Be sure to check out the full video, and to subscribe to Brett DiNovi’s YouTube channel and let him know what you would like to see in future videos.  Also be sure to subscribe to bSci21 via email to receive the latest articles directly to your inbox!

Todd A. Ward, PhD, BCBA-D is the President and Founder of bSci21Media, LLC, which owns the top behavior analytic media outlet in the world, bSci21.org.  bSci21Media aims to disseminate behavior analysis to the world and to support ABA companies around the globe through the Behavioral Science in the 21st Century blog and its subsidiaries, bSciEntrepreneurial, bSciWebDesign, bSciWriting, and the ABA Outside the Box CEU series.  Dr. Ward received his PhD in behavior analysis from the University of Nevada, Reno under Dr. Ramona Houmanfar.  He has served as a Guest Associate Editor of the Journal of Organizational Behavior Management, and as an Editorial Board member of Behavior and Social Issues.  Dr. Ward has also provided ABA services to children and adults with various developmental disabilities in day centers, in-home, residential, and school settings, and previously served as Faculty Director of Behavior Analysis Online at the University of North Texas.  Dr. Ward is passionate about disseminating behavior analysis to the world and growing the field through entrepreneurship. Todd can be reached at todd.ward@bsci21.org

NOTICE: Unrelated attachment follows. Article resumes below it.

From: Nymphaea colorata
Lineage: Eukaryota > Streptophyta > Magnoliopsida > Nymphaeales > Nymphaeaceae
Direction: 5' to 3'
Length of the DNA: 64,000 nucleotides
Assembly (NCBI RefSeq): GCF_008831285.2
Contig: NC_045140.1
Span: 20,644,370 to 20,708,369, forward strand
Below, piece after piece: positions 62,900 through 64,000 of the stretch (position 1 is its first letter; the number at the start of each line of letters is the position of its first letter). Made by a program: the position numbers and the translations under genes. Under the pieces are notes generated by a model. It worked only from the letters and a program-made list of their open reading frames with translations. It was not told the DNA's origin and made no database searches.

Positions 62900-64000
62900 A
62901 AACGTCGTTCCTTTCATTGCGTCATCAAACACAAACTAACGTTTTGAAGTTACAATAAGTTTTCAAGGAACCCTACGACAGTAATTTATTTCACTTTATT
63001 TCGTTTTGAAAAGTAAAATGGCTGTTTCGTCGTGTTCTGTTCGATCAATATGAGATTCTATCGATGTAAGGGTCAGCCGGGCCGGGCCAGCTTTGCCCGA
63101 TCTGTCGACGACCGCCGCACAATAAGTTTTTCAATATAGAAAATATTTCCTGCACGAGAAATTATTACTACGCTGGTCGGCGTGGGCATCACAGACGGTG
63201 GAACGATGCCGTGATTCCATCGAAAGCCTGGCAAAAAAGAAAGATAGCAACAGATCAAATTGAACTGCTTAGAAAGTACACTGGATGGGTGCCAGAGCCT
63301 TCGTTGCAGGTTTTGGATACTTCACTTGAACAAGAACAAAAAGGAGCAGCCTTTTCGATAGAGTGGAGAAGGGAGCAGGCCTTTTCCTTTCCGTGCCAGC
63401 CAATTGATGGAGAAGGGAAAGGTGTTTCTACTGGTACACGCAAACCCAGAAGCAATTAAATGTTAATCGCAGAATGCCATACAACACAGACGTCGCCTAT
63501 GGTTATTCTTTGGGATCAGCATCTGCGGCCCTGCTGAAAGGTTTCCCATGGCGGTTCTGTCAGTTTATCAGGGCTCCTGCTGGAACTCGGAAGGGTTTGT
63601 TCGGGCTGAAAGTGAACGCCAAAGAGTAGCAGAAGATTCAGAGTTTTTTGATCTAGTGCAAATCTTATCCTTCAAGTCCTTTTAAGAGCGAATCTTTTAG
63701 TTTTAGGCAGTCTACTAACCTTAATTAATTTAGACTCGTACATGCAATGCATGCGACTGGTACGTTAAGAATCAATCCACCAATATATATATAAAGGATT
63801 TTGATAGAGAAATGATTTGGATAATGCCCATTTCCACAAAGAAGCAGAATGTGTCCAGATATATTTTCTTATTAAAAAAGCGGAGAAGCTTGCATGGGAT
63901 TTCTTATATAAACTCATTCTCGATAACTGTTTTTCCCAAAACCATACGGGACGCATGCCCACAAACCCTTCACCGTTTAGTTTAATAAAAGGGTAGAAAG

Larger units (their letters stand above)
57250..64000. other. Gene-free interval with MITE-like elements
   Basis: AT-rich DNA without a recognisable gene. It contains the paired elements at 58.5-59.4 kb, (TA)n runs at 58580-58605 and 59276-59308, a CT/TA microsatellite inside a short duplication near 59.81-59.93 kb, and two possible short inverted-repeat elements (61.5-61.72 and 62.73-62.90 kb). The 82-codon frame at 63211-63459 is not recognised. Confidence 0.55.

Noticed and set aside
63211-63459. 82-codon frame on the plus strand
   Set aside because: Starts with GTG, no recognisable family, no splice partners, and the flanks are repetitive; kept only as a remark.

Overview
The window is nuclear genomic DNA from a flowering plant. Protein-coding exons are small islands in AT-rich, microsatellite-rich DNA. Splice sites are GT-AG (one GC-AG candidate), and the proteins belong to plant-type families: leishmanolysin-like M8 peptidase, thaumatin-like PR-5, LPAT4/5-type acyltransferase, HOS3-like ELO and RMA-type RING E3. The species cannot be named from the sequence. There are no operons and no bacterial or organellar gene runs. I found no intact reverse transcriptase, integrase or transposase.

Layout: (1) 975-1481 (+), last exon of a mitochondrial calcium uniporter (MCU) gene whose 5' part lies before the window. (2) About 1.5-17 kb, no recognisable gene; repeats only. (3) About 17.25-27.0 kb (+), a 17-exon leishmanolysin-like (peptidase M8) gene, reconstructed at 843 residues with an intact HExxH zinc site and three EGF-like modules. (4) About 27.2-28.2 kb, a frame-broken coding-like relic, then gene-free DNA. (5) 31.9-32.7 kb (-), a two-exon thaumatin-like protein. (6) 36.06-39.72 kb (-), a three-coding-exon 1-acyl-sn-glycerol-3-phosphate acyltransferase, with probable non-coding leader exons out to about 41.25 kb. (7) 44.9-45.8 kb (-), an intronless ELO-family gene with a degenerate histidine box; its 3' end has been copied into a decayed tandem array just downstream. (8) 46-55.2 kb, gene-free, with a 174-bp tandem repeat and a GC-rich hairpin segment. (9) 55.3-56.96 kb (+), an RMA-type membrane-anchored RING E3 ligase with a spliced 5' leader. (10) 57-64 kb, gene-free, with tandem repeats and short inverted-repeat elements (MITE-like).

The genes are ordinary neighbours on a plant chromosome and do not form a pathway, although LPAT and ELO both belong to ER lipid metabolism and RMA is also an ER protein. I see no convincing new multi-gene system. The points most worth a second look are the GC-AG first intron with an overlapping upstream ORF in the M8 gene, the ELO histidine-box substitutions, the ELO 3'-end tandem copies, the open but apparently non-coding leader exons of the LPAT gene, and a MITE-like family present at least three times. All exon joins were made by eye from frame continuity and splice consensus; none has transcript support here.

Brett DinoviBrett DiNovi, M.A., BCBA has the unique and distinguished experience of studying the principles of applied behavior analysis under the rigorous scrutiny of both Dr. Julie S. Vargas (formerly Skinner) and Dr. E.A. Vargas at West Virginia University’s internationally recognized program. For the past 26 years, Brett has used behavior analytic principles to create large scale change across school districts, Fortune 500 companies using principles of Organizational Behavior Management (OBM), and across individual learners. Brett has been a OBM consultant in Morgantown WV, an instructor at West Virginia University, a guest lecturer at numerous universities, a speaker on multiple Comcast Newsmakers TV programs, an expert witness in due process hearings, has publications in the Journal of Applied Behavior Analysis, and has been in in executive leadership positions across schools and residential programs nationwide. In addition to an award from South Jersey Biz Magazine for “Best Places to Work,” an award for “Best of Families” in Suburban Magazine, and the distinguished “Top Ranked U.S. Executives” award, Brett’s proudest accomplishment is being a role model and father for his daughter and two stepchildren (one of which has autism). Brett can be reached at brett@brettdassociates.com